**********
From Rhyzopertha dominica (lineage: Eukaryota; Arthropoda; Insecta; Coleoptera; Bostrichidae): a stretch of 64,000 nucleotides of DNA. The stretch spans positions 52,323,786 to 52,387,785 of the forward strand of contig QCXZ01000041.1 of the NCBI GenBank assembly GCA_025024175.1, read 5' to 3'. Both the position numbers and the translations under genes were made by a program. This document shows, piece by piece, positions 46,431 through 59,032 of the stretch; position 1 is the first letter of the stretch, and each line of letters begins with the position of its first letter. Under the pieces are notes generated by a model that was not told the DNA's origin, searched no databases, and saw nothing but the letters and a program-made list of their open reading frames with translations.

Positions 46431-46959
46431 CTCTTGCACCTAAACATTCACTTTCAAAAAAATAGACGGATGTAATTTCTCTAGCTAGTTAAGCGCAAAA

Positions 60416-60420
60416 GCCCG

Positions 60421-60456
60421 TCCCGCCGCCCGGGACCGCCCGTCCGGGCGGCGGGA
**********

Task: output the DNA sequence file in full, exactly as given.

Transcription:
From Rhyzopertha dominica (lineage: Eukaryota; Arthropoda; Insecta; Coleoptera; Bostrichidae): a stretch of 64,000 nucleotides of DNA. The stretch spans positions 52,323,786 to 52,387,785 of the forward strand of contig QCXZ01000041.1 of the NCBI GenBank assembly GCA_025024175.1, read 5' to 3'. Both the position numbers and the translations under genes were made by a program. This document shows, piece by piece, positions 46,431 through 59,032 of the stretch; position 1 is the first letter of the stretch, and each line of letters begins with the position of its first letter. Under the pieces are notes generated by a model that was not told the DNA's origin, searched no databases, and saw nothing but the letters and a program-made list of their open reading frames with translations.

Positions 46431-46959
46431 CTCTTGCACCTAAACATTCACTTTCAAAAAAATAGACGGATGTAATTTCTCTAGCTAGTTAAGCGCAAAA

Positions 60416-60420
60416 GCCCG

Positions 60421-60456
60421 TCCCGCCGCCCGGGACCGCCCGTCCGGGCGGCGGGA